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A culture whose members feel loyalties and obligations to an in-group such as one’s extended family, community or even the organization one works forDepth:In the social penetration model, it is the second dimension of self-disclosure; here the people interacting shift fromrelatively unrevealing messages to more personal ones
Distorted Feedback: Information that can skew a person’s self-concept; such feedback might be excessively favorable because of other’s less than honest behavior (Example: A boss may claim to. Be an excellent manager because his assistants pour on false praise in order to keep their jobs)Equivocal Language: Ambiguous language that has two or more equally plausible meaningsFace: The image an individual wants to project to the worldFacework:Actions people take to preserve their own and other’s presenting imagesIdentity Management: The communication strategies people use to influence how others view themIndividualistic Culture: A culture in which people view their primary responsibility as being to themselvesJohari Window:A model that describes the relationship between self-disclosure and self-awarenessLie:A deliberate act of deceptionMyth of Perfection: Along with the obsolete information and distorted feedback, another cause for low self-esteem or skewed self-concept that is common in our society. From the time most of us learn to understand language, we are exposed to models who appear to be perfect at whatever they do. As we grow up though we learn that this “perfection” is a facade.Negative Mood:A state of being where people view themselves more harshly than the facts warrant. People are more critical of themselves when they are experience negative moods than when they are feeling more positiveObsolete Information:Information that can skew a person’s self-concept; such information is usually outdated and unhelpful to the person in questionPerceived Self:The person we believe ourselves to be in moments of candor. It may be identical with or different from presenting and desired selvesPresenting Self:The image a person presents to others. It may be identical with or different from the perceived and desired selvesReference Groups:Groups against which we compare ourselves, which thereby influence our self-concept and self-esteemReflected Appraisal: The theory that a person’s self-concept matches the way the person believes others regard him or herSelf-Concept:The relatively stable set of perceptions each indicial holds him or herselfSelf-Control: The ability to change (one’s thoughts, behaviors, emotions, etc.) in order to conform to an expectationSelf-Disclosure: The process of deliberately revealing information about oneself that is important and that would not normally be known by others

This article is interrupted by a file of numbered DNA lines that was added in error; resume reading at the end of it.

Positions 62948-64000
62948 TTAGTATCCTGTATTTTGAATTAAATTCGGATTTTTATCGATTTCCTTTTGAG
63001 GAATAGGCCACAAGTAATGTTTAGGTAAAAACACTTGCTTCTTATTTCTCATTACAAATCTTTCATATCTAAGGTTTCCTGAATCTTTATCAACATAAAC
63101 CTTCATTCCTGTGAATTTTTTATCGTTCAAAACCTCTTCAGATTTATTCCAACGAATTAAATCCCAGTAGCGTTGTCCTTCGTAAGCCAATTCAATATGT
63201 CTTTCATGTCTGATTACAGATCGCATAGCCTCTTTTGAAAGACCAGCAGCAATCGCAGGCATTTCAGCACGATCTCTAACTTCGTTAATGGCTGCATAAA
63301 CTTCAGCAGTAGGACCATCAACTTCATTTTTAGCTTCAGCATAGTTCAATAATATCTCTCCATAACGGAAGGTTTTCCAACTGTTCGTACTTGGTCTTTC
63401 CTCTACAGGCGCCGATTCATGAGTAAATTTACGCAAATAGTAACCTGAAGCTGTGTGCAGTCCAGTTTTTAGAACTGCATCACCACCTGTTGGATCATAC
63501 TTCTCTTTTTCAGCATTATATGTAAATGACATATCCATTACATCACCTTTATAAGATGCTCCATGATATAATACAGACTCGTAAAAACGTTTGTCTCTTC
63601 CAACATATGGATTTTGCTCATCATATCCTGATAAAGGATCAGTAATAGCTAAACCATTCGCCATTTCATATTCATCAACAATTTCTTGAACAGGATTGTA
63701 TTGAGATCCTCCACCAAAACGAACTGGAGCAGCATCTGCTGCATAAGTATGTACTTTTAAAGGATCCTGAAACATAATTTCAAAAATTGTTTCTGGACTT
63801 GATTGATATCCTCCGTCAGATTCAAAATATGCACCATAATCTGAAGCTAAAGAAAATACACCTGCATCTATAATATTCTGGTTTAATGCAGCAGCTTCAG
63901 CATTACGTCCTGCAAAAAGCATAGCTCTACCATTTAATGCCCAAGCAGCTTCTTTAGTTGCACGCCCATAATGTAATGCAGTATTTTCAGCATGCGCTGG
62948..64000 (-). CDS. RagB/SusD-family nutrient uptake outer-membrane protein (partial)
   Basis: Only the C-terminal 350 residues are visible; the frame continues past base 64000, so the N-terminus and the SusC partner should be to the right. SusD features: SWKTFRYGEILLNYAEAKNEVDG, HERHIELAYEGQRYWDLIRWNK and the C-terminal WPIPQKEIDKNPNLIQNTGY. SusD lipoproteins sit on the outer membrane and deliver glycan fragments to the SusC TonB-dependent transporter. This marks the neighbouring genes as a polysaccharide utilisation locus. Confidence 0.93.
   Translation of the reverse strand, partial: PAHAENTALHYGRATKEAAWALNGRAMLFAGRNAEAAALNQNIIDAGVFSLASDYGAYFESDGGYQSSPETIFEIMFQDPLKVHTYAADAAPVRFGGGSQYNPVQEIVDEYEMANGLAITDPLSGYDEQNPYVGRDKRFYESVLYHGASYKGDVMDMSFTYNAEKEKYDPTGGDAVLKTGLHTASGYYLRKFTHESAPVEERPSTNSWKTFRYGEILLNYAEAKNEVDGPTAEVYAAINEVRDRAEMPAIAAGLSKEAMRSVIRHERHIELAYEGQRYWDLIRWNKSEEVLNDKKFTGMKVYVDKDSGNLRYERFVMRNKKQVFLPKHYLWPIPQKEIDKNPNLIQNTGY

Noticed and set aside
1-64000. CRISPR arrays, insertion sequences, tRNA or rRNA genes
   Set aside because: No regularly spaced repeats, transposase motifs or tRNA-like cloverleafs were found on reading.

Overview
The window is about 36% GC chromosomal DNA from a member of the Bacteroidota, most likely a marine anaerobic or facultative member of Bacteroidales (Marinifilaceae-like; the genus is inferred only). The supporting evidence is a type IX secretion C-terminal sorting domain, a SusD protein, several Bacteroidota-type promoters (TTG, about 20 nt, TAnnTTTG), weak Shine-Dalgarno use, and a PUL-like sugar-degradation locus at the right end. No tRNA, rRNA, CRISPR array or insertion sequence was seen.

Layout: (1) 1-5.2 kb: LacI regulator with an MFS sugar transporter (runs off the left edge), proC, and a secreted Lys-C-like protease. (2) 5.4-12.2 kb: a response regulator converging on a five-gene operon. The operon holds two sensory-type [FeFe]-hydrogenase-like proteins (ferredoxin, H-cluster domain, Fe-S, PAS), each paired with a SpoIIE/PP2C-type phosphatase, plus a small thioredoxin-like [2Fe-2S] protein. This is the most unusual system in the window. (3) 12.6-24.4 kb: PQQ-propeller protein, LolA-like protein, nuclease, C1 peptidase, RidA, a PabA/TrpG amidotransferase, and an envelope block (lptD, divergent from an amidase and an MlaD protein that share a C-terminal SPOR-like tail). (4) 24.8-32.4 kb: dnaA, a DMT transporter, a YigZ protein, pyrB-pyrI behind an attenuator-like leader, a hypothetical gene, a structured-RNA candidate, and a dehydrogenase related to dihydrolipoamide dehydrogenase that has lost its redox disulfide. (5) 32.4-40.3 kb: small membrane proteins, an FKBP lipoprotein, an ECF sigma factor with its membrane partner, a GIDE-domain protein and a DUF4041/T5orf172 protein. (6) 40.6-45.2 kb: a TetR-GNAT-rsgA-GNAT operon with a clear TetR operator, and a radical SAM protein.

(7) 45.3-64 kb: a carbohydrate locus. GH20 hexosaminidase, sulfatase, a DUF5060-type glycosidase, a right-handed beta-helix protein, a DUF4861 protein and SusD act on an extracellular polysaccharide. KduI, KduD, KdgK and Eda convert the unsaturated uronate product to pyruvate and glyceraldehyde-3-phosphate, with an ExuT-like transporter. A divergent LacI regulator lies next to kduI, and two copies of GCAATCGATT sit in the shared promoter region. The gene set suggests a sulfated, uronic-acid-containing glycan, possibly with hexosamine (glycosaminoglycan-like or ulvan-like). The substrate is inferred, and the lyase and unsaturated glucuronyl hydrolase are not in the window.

Self-Esteem: The part of the self-concept that involves evaluations of self-worthSelf-Fulfilling Prophecy:A person’s expectations of an event and his or her subsequent behavior based on those